Skip to main content Accessibility help

Book description

By the sixteenth century, Florence was famous across Europe for its achievements in the arts, letters, and humanist learning. Its intellectual life flourished anew at midcentury with Duke Cosimo and the Accademia Fiorentina. In this study, Ann Moyer provides an overview of Florentine intellectual life and community in the late Renaissance. She shows how studies of language helped Florentines develop their own story as a people distinct from ancient Greece or Rome, trace the rise of the city's medieval government, and explore how the city evolved into a hospitable environment for letters and the arts. Studies of Florentine art gave rise to art history, while those devoted to Florentine traditions and customs inspired broader questions about how to think about cultural change. Demonstrating how the intellectual activity around language, history, and art related and supported each other, Moyer's book documents the origins of the modern narrative of the Renaissance itself.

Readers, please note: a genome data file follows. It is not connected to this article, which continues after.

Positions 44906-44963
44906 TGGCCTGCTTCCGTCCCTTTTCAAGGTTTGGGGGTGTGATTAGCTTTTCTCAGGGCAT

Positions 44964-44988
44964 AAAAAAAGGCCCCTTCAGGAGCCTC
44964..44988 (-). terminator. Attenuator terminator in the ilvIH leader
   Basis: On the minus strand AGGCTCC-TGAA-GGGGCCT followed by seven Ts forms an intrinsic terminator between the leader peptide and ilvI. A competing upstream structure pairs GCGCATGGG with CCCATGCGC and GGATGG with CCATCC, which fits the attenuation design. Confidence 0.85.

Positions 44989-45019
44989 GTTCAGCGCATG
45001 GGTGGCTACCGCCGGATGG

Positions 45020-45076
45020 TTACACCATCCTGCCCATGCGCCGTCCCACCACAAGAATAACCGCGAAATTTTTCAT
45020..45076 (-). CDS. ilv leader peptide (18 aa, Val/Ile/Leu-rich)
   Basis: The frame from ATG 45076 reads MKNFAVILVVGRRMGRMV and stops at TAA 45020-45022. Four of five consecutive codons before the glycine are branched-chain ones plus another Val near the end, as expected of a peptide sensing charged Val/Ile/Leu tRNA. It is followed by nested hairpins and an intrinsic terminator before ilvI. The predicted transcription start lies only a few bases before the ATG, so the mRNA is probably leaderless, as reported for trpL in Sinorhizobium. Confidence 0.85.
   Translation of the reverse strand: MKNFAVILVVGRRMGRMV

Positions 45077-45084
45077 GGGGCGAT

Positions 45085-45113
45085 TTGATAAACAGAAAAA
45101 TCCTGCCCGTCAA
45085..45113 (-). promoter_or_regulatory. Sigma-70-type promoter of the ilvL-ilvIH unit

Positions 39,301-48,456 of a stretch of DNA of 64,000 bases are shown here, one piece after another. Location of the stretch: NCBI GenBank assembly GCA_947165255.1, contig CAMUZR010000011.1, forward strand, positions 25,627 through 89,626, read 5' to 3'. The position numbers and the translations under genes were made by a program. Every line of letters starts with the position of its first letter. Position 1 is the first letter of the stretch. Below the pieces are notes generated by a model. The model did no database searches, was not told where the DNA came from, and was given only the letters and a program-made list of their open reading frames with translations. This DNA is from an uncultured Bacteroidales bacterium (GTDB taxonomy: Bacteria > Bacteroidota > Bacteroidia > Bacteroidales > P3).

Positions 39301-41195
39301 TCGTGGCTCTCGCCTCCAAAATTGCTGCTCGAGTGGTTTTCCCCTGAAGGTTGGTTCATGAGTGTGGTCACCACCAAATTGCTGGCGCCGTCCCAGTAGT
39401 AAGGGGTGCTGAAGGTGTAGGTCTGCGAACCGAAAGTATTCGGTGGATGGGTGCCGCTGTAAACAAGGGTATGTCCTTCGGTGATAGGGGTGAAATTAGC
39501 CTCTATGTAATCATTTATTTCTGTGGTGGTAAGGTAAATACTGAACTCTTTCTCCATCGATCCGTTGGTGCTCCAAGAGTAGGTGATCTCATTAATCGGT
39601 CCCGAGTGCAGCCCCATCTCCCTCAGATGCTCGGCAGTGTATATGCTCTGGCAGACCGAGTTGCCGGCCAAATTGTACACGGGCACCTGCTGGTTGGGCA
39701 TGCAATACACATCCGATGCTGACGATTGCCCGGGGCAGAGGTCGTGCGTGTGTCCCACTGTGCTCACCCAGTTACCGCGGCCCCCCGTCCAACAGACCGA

Refine List

Actions for selected content:

Select all | Deselect all
  • View selected items
  • Export citations
  • Download PDF (zip)
  • Save to Kindle
  • Save to Dropbox
  • Save to Google Drive

Save Search

You can save your searches here and later view and run them again in "My saved searches".

Please provide a title, maximum of 40 characters.



Full text views

Total number of HTML views: 0
Total number of PDF views: 0 *
Loading metrics...

Book summary page views

Total views: 0 *
Loading metrics...

* Views captured on Cambridge Core between #date#. This data will be updated every 24 hours.

Usage data cannot currently be displayed.